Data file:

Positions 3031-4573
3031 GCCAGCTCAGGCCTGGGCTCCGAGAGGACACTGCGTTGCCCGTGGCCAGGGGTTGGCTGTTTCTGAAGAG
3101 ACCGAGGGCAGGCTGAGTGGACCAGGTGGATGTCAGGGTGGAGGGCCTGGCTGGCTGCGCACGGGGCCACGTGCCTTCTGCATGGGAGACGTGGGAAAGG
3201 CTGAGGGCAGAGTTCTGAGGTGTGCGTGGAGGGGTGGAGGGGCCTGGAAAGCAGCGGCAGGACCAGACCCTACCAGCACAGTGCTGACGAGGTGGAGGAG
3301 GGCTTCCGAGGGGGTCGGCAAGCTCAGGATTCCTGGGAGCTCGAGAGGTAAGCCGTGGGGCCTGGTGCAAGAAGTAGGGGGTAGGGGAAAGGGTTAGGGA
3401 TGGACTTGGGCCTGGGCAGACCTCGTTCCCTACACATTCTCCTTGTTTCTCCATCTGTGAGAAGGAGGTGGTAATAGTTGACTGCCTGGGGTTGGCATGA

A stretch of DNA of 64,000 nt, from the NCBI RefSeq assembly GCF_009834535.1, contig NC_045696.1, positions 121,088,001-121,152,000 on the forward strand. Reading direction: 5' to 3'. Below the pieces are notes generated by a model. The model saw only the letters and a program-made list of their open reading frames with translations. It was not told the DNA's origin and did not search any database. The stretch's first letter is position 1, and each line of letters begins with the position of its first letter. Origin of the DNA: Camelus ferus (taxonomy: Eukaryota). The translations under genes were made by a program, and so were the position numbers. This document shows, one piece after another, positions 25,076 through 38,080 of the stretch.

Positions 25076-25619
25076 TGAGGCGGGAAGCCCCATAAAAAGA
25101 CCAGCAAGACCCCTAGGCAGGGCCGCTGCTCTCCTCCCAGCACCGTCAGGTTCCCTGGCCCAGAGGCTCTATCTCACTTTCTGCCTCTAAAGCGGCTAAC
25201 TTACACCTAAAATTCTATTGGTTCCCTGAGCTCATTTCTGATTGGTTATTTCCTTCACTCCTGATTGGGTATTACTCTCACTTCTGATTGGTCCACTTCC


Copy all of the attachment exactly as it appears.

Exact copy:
Positions 3031-4573
3031 GCCAGCTCAGGCCTGGGCTCCGAGAGGACACTGCGTTGCCCGTGGCCAGGGGTTGGCTGTTTCTGAAGAG
3101 ACCGAGGGCAGGCTGAGTGGACCAGGTGGATGTCAGGGTGGAGGGCCTGGCTGGCTGCGCACGGGGCCACGTGCCTTCTGCATGGGAGACGTGGGAAAGG
3201 CTGAGGGCAGAGTTCTGAGGTGTGCGTGGAGGGGTGGAGGGGCCTGGAAAGCAGCGGCAGGACCAGACCCTACCAGCACAGTGCTGACGAGGTGGAGGAG
3301 GGCTTCCGAGGGGGTCGGCAAGCTCAGGATTCCTGGGAGCTCGAGAGGTAAGCCGTGGGGCCTGGTGCAAGAAGTAGGGGGTAGGGGAAAGGGTTAGGGA
3401 TGGACTTGGGCCTGGGCAGACCTCGTTCCCTACACATTCTCCTTGTTTCTCCATCTGTGAGAAGGAGGTGGTAATAGTTGACTGCCTGGGGTTGGCATGA

A stretch of DNA of 64,000 nt, from the NCBI RefSeq assembly GCF_009834535.1, contig NC_045696.1, positions 121,088,001-121,152,000 on the forward strand. Reading direction: 5' to 3'. Below the pieces are notes generated by a model. The model saw only the letters and a program-made list of their open reading frames with translations. It was not told the DNA's origin and did not search any database. The stretch's first letter is position 1, and each line of letters begins with the position of its first letter. Origin of the DNA: Camelus ferus (taxonomy: Eukaryota). The translations under genes were made by a program, and so were the position numbers. This document shows, one piece after another, positions 25,076 through 38,080 of the stretch.

Positions 25076-25619
25076 TGAGGCGGGAAGCCCCATAAAAAGA
25101 CCAGCAAGACCCCTAGGCAGGGCCGCTGCTCTCCTCCCAGCACCGTCAGGTTCCCTGGCCCAGAGGCTCTATCTCACTTTCTGCCTCTAAAGCGGCTAAC
25201 TTACACCTAAAATTCTATTGGTTCCCTGAGCTCATTTCTGATTGGTTATTTCCTTCACTCCTGATTGGGTATTACTCTCACTTCTGATTGGTCCACTTCC